You can check out anytime – but can the clients follow?

WOULD the City be better if it was more like California? Obviously, the sunshine and beaches would be nice. But what about the Golden State’s employment law?

Restrictive covenants (RC) are contracts that many people in the City sign when they start a job, which tell them what they can and can’t do when they come to leave that employer. Typically, they’ll say that you aren’t allowed to take clients or other members of your team with you. A high-profile RC case recently dealt with the dispute following the departure of seven advisers from financial adviser Towry for rival Raymond James. A number of clients followed the advisers and Towry claimed that the clients had been solicited – which was forbidden by the advisers’ employment contracts, but the court disagreed.

The case also raised a fundamental point about RCs – namely, are they worth the paper they’re printed on? Many in the City think not. The winning side’s lawyer in the Raymond James case has published a wide-ranging report about them, which I helped to write. We found that 14 per cent of the 116 City firms questioned said that they didn’t use RCs at all, while 28 per cent believed that they were unenforceable. Over a third had never even written to a former employee to try to enforce them. The report concluded that RCs do work, but only if they are regularly updated and if you are willing to spend the money enforcing them.

Which raises the Silicon Valley issue. A Cambridge professor of law interviewed in the report pointed out that RCs are unenforceable in California. In many respects the City, with its highly-mobile, talented employees, resembles Silicon Valley. So if they don’t need them there, he asked, do we need them here? Already some opt not to use them. One barrister said that in the more “testosterone-fuelled” end of the City, RCs are seen as weak. Why would an employee want to leave us? And why on earth would a client want to go to a so-called rival? A laissez-faire attitude prevails there. Why not everywhere?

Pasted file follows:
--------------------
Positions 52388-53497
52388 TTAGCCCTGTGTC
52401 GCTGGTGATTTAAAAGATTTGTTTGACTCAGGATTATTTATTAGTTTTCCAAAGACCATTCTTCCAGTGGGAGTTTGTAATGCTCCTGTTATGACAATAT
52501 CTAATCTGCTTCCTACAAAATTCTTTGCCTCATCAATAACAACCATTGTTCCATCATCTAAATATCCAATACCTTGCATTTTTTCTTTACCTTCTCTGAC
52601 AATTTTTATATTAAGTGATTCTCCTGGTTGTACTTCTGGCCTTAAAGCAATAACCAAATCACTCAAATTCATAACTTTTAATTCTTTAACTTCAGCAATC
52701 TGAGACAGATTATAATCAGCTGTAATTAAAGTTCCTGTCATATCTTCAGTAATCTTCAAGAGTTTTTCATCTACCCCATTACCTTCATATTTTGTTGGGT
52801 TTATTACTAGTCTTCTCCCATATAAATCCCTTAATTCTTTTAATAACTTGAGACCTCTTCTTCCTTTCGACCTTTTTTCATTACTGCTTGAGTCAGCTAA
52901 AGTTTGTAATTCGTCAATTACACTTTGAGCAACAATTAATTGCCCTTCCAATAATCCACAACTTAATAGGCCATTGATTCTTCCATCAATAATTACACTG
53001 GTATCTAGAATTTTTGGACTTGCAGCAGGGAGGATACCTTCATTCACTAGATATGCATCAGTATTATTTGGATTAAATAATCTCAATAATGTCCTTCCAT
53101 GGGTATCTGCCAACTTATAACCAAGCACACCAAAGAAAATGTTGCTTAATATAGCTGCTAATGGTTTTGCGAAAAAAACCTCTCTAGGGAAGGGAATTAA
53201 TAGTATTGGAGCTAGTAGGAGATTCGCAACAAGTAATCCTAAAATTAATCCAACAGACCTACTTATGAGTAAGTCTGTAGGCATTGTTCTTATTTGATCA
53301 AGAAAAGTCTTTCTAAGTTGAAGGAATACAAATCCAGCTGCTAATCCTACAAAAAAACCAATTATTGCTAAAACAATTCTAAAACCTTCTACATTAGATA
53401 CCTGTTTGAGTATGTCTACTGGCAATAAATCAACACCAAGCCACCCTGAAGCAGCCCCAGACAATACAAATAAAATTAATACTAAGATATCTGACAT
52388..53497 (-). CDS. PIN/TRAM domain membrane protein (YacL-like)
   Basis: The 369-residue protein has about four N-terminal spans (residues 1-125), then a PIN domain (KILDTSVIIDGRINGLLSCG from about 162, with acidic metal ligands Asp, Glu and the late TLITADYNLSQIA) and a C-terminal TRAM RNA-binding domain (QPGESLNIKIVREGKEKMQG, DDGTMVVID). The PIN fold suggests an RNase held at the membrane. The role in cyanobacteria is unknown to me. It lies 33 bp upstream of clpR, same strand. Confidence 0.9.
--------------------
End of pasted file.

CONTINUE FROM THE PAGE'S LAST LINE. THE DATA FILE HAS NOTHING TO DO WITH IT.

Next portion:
Of course, firms might be less inclined to pay top-dollar if they knew that you could zip off to a competitor any moment. And since RCs are recognised in English law, they are here to stay. But they could still be simplified. Instead of using the courts as the final backing for RCs, they could make use of the employee’s rational self-interest. The rise of deferred remuneration gives former employers a hold over staff even after they have left, and a simple clause threatening to turn off the tap if they, say, poach clients, would be a simpler way to get the effect of the currently complex RCs. This is becoming common practice at some firms. Obviously, smart lawyers would still be needed, but time-consuming and complicated litigation could be avoided. A little bit of California dreaming might be better than a Hotel California that never lets clients leave.

How to Lose Friends, Keep Clients and Influence People was commissioned by Faegre Baker Daniels and undertaken by Jures. The report is available at: